History Of Pulse Oximetry Reno

Topics: Oxygen, Carbon dioxide, Pulse oximeter Pages: 15 (590 words) Published: March 1, 2015
H istory O f Pulse O xim etry
Reno Reddick

W hat is a Pulse O xim etry?
▪ Non-invasive method for
monitoring a patient's O2
saturation
▪ Also measures the
patient's heart rate
▪ instant results, rather
than drawing blood from
a patient and examining
it in a lab.

H ow is it used?
▪ a sensor is placed on a thin part
of the patient's body
– Fingertip
– Earlobe
 Light of two wavelengths is
passed through the patient to a
photo detector
 changing absorbance at each of
the wavelengths is measured,
allowing determination of the
absorbance's due to the pulsing
arterial blood alone

W ho m ade it?
▪ Made in 1935
▪ Karl Matthes (German
physician 1905–1962)
▪ the first 2-wavelength
ear O2 saturation meter
with red and green filters

W ho w as next?
▪ Glenn Allan Millikan in the
1940s
▪ 1949 Wood added a pressure
capsule to squeeze blood out
of an ear to obtain zero setting
in an effort to obtain absolute
O2 saturation value when
blood was readmitted.
▪ 1964 Shaw assembled the first
absolute reading ear oximetry
by using eight wavelengths of
light

W ho w as next continued?
▪ 1972, Takuo Aoyagi and
Michio Kishi,
bioengineers
▪ Nihon Kohden using the
ratio of red to infrared
light absorption of
pulsating components at
the measuring site
▪ first tested the device in
patients, in 1975

First com m ercialdistribution

▪ Biox was founded in 1979
▪ Introduced the first pulse
oximetry to commercial
distribution in 1981

Prior to the introduction of pulse oxim etry
▪ A patient's oxygenation could only
be determined by arterial blood gas
▪ single-point measurement that
takes several minutes for sample
collection and processing by a
laboratory
▪ damage to the brain starts within
5 minutes with brain death ensuing
within another 10–15 minutes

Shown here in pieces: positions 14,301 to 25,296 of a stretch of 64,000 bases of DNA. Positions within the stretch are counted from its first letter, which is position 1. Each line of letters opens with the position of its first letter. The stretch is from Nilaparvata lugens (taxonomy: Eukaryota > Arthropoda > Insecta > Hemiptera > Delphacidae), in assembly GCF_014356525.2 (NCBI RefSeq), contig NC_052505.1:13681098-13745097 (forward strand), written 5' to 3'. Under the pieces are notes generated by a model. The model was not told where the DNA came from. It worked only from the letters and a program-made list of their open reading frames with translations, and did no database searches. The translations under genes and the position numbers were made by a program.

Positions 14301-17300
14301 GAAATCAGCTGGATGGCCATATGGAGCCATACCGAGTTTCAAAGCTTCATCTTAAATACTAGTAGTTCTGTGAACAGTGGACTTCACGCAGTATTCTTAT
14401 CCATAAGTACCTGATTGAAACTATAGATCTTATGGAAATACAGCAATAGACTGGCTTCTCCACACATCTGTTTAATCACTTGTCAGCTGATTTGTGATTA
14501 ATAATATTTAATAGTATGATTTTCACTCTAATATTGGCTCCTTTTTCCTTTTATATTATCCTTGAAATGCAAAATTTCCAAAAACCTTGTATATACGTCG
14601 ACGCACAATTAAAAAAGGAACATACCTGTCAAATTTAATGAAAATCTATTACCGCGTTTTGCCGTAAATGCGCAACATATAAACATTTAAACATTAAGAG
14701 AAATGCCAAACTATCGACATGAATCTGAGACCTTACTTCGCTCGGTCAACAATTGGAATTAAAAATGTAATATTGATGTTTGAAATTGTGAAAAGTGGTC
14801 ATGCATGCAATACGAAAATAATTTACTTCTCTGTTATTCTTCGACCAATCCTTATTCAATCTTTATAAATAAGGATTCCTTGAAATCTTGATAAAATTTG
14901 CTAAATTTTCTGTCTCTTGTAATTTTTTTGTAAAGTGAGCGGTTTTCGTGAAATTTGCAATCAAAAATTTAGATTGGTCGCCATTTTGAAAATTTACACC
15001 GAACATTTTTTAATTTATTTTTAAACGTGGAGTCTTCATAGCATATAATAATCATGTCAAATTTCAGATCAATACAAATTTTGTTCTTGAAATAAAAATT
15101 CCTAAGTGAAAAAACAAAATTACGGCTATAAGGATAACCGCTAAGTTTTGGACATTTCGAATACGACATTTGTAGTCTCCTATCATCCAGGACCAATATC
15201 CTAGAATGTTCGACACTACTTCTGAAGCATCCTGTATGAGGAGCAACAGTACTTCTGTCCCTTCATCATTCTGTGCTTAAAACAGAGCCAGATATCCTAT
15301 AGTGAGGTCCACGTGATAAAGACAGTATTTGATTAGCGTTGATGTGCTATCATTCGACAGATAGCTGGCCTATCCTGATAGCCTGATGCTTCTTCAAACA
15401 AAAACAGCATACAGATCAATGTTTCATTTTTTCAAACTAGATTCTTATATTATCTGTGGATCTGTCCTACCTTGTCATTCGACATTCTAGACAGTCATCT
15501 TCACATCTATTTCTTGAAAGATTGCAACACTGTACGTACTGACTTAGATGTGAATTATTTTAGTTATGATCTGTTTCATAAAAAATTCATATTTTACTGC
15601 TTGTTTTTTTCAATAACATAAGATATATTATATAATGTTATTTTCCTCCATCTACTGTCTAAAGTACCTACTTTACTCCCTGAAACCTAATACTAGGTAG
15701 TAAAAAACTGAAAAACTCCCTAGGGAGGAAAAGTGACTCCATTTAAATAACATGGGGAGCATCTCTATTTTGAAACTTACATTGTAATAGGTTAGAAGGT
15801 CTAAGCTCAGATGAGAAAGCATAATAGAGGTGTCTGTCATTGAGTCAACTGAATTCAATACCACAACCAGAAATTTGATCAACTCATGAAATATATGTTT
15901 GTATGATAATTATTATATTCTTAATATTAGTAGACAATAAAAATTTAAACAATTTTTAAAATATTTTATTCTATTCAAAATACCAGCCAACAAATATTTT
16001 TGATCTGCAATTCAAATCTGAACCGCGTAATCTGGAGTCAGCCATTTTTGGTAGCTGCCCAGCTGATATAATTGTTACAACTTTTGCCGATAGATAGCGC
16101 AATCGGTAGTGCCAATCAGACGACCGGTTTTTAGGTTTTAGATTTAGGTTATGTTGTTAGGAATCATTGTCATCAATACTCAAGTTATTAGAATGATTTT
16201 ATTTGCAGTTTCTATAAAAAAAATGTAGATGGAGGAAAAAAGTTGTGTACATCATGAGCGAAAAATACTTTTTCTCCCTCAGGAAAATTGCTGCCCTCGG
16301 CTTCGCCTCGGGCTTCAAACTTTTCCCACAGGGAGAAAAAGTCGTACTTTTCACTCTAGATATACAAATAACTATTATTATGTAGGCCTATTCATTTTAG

▪ estimated U.S. patient mortality as
a consequence of undetected
hypoxemia at 2,000 to 10,000
deaths per year

Function
▪ blood-oxygen monitor
displays the percentage of
blood that is loaded with
oxygen
▪ it measures what percentage
of hemoglobin
– the protein in blood that carries
oxygen, is loaded

▪ processor and a pair of small
LEDs facing a photodiode
through a translucent part of
the patient's body

Function Continued
▪ One LED is red, with
wavelength of 660 nm
▪ infrared with a
wavelength of 940 nm
▪ Absorption of light at
these wavelengths differs
significantly between
blood loaded with oxygen
and blood lacking oxygen

Indications
▪ a medical device that indirectly
monitors the oxygen saturation
of a patient's blood
▪ changes in blood volume in the
skin, producing a
photoplethysmogram
▪ may be incorporated into a
multipara meter patient monitor
▪ Portable, battery-operated pulse
oximetry are also available for
transport or home blood-oxygen
monitoring.

Advantages
▪ any setting where a
patient's oxygenation is
unstable
▪ intensive care, operating,
recovery, emergency and
hospital ward settings,
pilots in unpressurized
aircraft, for assessment
of any patient's
oxygenation, and
determining the
effectiveness of or need

Lim itations
▪ measures solely
hemoglobin saturation,
not ventilation and is not
a complete measure of
respiratory sufficiency
▪ Is not a substitute for
blood gases checked in a
laboratory, because it
gives no indication of
base deficit, carbon
dioxide levels, blood pH,
or bicarbonate (HCO3-)
concentration

Increasing U sage
▪ According to a report by iData
Research the U.S. pulse oximetry
monitoring market for equipment
and sensors was over 700 million
USD in 2011
▪ More than half of the major
internationally exporting medical
equipment manufacturers in
China were producers of pulse
oximetry
▪ Wii console, created the "Vitality
Sensor", which consists of a
pulse oximetry

References

▪ Pulse Oximetry . (2014).
Retrieved from
http://en.wikipedia.org/wi
ki/Pulse_oximeter#Indica
tion...
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